Credit: Rebecca Rivas

Approximately 150 protestors shut down Delmar and Skinker boulevards and Forest Park Parkway in St. Louis, Mo., this week to mark the 100 days since unarmed teen Michael Brown was shot and killed by a Ferguson police officer.

Two separate groups gathered at the Delmar and Skinker Metrolink stops at approximately 11:15 a.m. then marched on the sidewalks along Delmar and Skinker boulevards. At the intersection of Delmar and Skinker, the groups converged and continued to march westbound along Delmar, while chanting “indict, convict” in regards to Ferguson police officer Darren Wilson, who is responsible for Brown’s shooting death.

“If we don’t get it, shut it down! If Mike don’t get it, shut it down!” they chanted, as they stopped outside the Tivoli Theatre and shut down the street. There, some protestors pretended to be police officers, who yelled for other protestors to “Freeze!”

The mock police then started pretend-shooting and yelling, “Get a job!” Some protestors fell to the ground and played dead, while others outlined their bodies with chalk.

“On Aug. 9 at 12:01, an officer by the name of Darren Wilson brutally murdered our brother Mike Brown in Ferguson, Missouri,” said Dhoruba Shakur over the bullhorn. Shakur is the “bishop of defense” for Tribe X, an organization whose mission is to “counteract global injustices and systemic racism.”

This latest direct action organized by Tribe X comes as a grand jury decision regarding the Brown case looms over the community. With a “mid-November at the earliest” prediction for the conclusion of the grand jury, an announcement on whether Wilson will be indicted for Brown’s death could come any day. Most protestors assume that the grand jury investigation will conclude with a non-indictment.

“Police brutality is happening all over the nation right in front of our faces, and some of us have the privilege of continuing on everyday life as if this isn’t our reality,” Shakur said. “This action is a demonstration. This is our way of showing this is something we can’t avoid.”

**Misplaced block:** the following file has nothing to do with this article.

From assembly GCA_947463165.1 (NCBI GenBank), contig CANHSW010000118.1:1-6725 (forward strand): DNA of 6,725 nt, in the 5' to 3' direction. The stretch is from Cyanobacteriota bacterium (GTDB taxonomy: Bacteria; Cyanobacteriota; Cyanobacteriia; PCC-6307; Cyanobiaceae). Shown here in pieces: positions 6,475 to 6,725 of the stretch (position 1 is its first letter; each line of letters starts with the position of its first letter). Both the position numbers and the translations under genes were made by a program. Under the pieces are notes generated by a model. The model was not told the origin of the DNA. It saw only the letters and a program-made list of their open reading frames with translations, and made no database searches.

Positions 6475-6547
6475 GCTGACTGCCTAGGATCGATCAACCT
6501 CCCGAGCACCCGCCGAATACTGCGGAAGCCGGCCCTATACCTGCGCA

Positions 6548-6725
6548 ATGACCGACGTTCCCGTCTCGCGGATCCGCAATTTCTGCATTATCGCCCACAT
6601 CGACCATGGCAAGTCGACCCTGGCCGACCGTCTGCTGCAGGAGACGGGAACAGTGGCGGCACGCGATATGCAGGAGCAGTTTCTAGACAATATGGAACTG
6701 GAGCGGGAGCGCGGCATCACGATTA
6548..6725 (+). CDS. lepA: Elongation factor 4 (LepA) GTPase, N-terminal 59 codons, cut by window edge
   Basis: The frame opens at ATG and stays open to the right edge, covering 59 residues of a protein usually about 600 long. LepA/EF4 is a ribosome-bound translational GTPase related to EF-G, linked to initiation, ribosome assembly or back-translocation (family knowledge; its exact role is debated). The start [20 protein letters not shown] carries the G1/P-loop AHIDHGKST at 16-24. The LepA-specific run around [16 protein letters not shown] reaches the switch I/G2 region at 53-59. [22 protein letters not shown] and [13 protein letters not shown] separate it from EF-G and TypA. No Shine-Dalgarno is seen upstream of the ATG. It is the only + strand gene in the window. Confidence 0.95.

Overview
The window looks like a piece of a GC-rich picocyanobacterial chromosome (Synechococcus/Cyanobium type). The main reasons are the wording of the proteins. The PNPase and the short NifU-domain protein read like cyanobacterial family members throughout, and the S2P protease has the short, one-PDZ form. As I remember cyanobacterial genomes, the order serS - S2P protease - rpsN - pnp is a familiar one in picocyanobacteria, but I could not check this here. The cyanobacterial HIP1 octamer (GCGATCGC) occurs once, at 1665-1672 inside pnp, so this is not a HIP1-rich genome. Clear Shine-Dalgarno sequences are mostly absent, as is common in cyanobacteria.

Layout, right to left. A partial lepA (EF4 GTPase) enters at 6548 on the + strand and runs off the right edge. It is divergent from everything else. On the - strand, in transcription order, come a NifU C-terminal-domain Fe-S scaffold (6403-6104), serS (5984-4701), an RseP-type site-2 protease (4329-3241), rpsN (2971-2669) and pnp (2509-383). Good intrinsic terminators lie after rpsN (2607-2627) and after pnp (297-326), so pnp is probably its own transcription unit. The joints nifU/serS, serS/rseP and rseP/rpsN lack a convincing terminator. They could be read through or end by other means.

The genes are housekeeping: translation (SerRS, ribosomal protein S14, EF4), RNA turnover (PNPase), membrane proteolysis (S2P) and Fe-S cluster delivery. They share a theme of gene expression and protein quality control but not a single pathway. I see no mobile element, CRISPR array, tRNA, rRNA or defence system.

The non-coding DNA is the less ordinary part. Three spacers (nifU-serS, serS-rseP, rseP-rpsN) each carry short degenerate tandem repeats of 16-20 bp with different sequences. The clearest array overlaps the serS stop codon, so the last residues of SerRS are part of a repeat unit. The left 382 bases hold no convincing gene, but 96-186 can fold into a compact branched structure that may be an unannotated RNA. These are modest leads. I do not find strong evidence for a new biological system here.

Shakur said Brown’s killing is something that will be on the forefront of their minds for a long time.

“It should be for you as well,” he said to those watching on the sidewalks.

In response, protestors chanted, “No justice, no peace!”

University City police officers blocked traffic for the protest and did not intervene. The protestors then walked down the middle of Delmar to Skinker and turned toward Forest Park Parkway, shutting down the southbound side of Skinker.

At the Skinker and Forest Park intersection, they formed a barricade of people in the crosswalks and demanded four and a half minutes of silence, representing the four and a half hours that police allowed Brown’s body to lay in the street. Brown was on his way to his grandmother’s house when he was stopped by Wilson for walking in the middle of the street.

After the minutes of silence, the protestors left the street and moved to the sidewalk. St. Louis City police allowed the protest and did not intervene.

“We are here disrupting the natural flow of business,” said Derek Laney, an organizer with the Missourians Organizing for Reform and Empowerment. “We want people to understand that as long as we have a climbing pile of dead bodies in our community at the hands of cops, then no one’s going to be comfortable. If we can’t be comfortable in our communities with the knowledge that we’ll be able to come home safe, then other communities don’t get to be comfortable.”